Re: Some advice for forming communities
From: Jasmine Gold (
Date: Tue, 22 Jan 2002 15:05:01 -0700 (MST)
> > Generally, the
> > feeling with the discussions and policies has been that we
> don't want to
> > set lots of rules until we move-in and see whether we have a
> problem.
> By analogy, then, would these people get married without
> developing agreements about handling money, outside
> relationships, housework, etc., etc., choosing to wait to see
> if they have a problem after they're married?

If you go back to my original e-mail, my comments seem to be getting
taken out of context. My original e-mail stated that we would be making
as much or as little agreements as were need to address the concerns and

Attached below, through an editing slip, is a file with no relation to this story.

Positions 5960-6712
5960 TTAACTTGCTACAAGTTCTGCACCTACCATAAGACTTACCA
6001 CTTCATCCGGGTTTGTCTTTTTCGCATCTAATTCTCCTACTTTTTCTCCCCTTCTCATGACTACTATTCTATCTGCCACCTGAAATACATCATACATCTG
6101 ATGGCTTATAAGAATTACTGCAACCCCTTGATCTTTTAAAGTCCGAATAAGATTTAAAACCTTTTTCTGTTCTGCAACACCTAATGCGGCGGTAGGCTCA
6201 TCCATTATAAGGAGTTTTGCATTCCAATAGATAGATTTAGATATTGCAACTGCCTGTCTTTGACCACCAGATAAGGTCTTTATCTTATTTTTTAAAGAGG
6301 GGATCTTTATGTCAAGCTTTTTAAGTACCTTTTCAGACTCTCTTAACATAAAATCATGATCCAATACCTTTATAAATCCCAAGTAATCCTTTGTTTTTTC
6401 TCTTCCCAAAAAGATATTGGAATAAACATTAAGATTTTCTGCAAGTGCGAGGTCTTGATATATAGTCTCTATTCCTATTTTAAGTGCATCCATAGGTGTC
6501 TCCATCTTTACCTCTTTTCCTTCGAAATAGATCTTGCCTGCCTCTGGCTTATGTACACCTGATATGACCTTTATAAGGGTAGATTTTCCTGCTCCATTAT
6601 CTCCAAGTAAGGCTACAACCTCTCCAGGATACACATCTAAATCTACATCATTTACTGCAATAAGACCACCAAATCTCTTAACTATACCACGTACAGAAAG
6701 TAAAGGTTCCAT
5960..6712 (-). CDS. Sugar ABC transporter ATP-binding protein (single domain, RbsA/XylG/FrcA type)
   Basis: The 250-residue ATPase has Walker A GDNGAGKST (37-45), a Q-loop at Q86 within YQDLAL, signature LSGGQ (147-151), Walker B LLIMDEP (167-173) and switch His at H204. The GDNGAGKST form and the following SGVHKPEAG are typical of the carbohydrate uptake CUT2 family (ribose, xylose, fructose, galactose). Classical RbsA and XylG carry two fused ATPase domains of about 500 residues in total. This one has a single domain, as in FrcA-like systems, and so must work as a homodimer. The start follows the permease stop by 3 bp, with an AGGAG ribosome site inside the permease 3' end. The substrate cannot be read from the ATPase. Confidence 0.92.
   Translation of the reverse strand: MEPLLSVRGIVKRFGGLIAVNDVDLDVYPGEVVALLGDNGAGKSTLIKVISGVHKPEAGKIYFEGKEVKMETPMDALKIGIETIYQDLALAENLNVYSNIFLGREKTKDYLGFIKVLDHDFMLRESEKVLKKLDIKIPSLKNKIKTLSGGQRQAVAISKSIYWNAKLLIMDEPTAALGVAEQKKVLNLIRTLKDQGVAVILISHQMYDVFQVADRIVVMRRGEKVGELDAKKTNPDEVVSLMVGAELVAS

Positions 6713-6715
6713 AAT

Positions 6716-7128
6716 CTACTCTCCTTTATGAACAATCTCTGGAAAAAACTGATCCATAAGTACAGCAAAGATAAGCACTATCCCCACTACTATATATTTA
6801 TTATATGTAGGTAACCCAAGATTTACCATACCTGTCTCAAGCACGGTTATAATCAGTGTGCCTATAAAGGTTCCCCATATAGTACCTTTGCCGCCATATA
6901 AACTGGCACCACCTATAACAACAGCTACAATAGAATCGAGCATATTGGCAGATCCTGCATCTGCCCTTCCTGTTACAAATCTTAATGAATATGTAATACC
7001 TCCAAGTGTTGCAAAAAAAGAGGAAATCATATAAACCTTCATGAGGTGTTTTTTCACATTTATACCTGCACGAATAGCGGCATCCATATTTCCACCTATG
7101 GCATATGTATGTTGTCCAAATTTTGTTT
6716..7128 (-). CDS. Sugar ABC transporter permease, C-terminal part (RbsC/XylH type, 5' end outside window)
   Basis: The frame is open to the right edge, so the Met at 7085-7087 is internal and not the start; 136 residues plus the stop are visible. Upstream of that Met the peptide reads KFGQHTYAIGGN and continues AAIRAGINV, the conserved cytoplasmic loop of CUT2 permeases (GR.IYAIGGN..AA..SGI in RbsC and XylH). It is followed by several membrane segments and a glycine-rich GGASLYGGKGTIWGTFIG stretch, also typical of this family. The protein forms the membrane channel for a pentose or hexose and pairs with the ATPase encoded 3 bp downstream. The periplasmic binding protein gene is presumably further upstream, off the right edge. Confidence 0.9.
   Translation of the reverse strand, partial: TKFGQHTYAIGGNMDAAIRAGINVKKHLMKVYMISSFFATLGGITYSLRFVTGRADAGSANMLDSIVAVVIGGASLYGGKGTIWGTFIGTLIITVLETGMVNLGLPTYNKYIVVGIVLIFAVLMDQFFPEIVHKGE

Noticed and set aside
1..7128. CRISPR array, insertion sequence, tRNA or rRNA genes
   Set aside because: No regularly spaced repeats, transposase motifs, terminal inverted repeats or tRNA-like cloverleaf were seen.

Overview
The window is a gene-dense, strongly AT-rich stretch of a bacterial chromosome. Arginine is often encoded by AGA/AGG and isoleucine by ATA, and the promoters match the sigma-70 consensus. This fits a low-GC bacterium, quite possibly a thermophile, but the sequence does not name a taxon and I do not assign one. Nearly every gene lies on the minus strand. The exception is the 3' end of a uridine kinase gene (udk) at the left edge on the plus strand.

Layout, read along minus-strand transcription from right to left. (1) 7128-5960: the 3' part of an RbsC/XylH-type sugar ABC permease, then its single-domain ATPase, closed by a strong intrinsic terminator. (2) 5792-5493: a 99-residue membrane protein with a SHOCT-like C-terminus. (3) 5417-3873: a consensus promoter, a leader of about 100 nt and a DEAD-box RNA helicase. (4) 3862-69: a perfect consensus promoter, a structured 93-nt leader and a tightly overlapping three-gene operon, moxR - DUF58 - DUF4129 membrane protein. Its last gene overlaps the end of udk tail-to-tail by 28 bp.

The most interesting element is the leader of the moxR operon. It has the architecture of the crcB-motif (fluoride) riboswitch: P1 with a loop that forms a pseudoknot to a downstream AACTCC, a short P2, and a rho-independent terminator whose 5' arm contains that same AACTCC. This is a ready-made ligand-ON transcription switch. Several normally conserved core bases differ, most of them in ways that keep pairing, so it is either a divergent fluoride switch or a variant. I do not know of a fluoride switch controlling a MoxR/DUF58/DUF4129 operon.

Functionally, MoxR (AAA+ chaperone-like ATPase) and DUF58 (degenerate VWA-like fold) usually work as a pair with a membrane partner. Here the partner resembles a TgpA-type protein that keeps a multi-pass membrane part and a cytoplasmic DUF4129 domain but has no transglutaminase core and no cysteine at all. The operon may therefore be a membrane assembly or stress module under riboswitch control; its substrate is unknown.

desires that were raised by the group members. If there are two major
opposing viewpoints, we would need more rules to address these than if
everybody has fairly similar views. To take the example of money in
marriage. If both people were not major spenders, they would not need
lots of bugeting to make sure they didn't spend too much money. If one
of them was a major spender, they might decide they need to be more
careful in budgeting. However, if they didn't know exactly what their
income and fixed expenses would be after marriage, I don't see that it
would be advantageous to set up lots of different budgets in advance
based on various levels of available spending. This is what I seem to
hear you advocating.

Instead, in SoCoHo, we are defining the issues, deciding which ones need
agreements and how detailed they need to be to address the concerns and
desires of the group, and not making rules based on assumptions about
what might happen. 

--Jasmine, Sonoma County Cohousing, Cotati, California
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